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Early Active Range of Motion Protocol Following Upper Extremity Tendon Transfers Does Not Increase the Risk of Postoperative Complications: A Propensity Score Analysis from a Retrospective Cohort Study
Moaath Saggaf, MD, University of Toronto, Toronto, ON, Canada, Justin Haas, BSc, Toronto Western Hospital, Toronto, ON, Canada, Christine B Novak, PT, PhD, Toronto Western Hospital Hand Program, Hospital for Sick Children, University of Toronto, Toronto, ON, Canada, Steve McCabe, MD, MSc, Division of Plastic & Reconstructive Surgery, University of Toronto, Toronto, ON, Canada and Dimitri J Anastakis, MD, Division of Plastic and Reconstructive Surgery, University of Toronto, Toronto, ON, Canada

The study aim was to compare the postoperative complication rates between patients started on early active range of motion (EAROM) protocols and patients on delayed mobilization. Our hypothesis was EAROM is not strongly associated with increased postoperative complications.

A retrospective cohort study design was used to evaluate adult patients treated with a tendon transfer from January 2004 to December 2019. Cases were patients who started EAROM protocols within 7 days following a tendon transfer surgery, and controls were patients who started active range of motion after 7 days following surgery. Exclusion criteria were a prior tendon transfer, pediatric patients, upper motor neuron lesions, and a major psychiatric diagnosis. The primary outcome measure was the composite postoperative complications variable, which includes tendon rupture, reoperation to readjust tension or tendon adhesions requiring tenolysis. The propensity scores were derived from a logistic regression model using the average of treatment effect on the treated (ATT) trimmed weights. After achieving balance, the inverse probability of treatment weighting (IPTW) was used to estimate the relative risk for major postoperative complications after adjusting for age, sex, medical comorbidities, occupation, smoking status, traumatic injuries, nerve injuries, type of tendon transfer performed and method of repair. Based on the power analysis, a sample size of 80 per group would be required to detect a medium effect size.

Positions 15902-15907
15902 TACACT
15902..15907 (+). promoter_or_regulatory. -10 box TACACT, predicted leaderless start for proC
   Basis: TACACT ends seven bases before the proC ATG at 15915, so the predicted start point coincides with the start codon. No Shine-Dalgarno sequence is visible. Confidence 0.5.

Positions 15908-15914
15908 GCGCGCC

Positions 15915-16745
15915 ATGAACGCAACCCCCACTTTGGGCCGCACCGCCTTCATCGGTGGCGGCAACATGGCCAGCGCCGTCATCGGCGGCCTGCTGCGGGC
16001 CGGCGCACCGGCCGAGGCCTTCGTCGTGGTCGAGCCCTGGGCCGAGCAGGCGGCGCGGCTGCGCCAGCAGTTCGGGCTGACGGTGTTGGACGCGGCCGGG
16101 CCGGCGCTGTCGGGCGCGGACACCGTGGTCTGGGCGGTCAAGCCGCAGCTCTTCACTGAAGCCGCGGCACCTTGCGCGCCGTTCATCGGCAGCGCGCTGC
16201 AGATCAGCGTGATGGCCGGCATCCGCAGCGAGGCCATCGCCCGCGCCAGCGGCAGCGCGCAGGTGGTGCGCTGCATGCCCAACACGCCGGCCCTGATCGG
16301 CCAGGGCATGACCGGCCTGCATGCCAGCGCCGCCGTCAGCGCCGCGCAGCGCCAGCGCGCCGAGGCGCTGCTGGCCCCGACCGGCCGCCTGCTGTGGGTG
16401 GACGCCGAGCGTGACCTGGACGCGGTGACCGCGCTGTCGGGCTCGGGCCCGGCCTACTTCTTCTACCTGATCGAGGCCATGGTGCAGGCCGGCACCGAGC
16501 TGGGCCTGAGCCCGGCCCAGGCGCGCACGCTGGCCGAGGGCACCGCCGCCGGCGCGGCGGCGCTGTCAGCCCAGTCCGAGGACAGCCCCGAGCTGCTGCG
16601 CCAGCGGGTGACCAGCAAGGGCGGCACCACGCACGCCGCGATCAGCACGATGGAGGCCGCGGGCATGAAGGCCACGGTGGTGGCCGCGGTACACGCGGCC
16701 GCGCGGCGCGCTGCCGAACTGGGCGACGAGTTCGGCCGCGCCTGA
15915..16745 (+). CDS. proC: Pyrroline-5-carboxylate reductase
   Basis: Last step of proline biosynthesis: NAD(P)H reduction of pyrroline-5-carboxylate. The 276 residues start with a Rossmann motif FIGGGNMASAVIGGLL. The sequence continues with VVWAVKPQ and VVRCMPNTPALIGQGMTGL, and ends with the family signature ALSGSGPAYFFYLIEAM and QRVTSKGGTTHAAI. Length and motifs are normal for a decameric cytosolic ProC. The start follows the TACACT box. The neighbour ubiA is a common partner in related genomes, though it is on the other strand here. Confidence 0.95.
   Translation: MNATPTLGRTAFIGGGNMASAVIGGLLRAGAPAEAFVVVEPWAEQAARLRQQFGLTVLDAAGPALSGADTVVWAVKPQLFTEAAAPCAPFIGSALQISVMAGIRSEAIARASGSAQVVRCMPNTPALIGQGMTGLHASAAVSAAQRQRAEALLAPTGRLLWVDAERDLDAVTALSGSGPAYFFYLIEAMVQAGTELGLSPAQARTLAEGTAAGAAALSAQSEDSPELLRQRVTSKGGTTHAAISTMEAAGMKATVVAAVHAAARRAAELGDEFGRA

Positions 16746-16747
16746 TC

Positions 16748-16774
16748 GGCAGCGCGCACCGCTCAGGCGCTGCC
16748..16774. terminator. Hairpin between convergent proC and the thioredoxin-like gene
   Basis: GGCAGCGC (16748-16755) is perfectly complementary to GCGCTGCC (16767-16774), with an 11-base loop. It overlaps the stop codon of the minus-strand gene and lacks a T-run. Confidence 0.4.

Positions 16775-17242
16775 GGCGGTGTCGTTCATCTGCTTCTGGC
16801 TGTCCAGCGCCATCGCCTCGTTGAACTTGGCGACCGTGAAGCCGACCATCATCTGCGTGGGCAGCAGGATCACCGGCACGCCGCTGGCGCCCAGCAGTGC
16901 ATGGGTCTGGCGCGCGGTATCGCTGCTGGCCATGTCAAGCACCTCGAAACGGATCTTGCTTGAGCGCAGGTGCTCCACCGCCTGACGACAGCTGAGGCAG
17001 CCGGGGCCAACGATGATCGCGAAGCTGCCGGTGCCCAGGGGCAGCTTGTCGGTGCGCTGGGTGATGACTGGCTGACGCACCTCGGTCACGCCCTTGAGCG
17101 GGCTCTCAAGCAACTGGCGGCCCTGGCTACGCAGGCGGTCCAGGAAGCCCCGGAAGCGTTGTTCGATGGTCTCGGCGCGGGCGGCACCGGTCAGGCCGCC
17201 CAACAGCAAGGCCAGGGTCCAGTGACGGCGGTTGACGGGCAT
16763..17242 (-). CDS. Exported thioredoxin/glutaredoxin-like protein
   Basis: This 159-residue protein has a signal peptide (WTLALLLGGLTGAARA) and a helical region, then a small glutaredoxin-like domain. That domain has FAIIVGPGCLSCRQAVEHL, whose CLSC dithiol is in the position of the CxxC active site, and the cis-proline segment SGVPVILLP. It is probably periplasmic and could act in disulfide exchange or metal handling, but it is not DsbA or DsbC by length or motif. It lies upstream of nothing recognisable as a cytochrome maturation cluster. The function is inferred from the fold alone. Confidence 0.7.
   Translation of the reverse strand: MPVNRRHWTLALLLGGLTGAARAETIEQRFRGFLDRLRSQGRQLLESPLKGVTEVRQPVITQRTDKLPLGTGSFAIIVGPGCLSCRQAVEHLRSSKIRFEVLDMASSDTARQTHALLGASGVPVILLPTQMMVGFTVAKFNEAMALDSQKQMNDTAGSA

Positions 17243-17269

A total of 141 patients were included in the study: EAROM group (n=74) and delayed mobilization group (n=67). The overall median postoperative follow-up duration was 7 months (IQR=14.9 months). The mean age of the participants was 49 years (SD=17.3), and 92 patients (64.8%) were males. Sixty-nine cases (48.9%) were associated with nerve injuries, 47 cases (33.3%) were associated with tendon injuries, and 25 cases (17.7%) had combined injuries. The incidence of postoperative complications was 8.1% (n=6) in the EAROM group and 6% (n=4) in the delayed mobilization group. The relative risk of postoperative complications in patients with EAROM was 1.38 (95% CI: 0.4 - 4.6, p=0.75). In the adjusted analysis using IPTW from the propensity scores, the relative risk for major postoperative complications in the EAROM group was 2.65 (95% CI: 0.7 - 10.1, p=0.15).

The overall incidence of postoperative complications was low in this large series. EAROM is a safe approach following upper extremity tendon transfers, and in this study was not largely associated with an increased risk of major postoperative complications.

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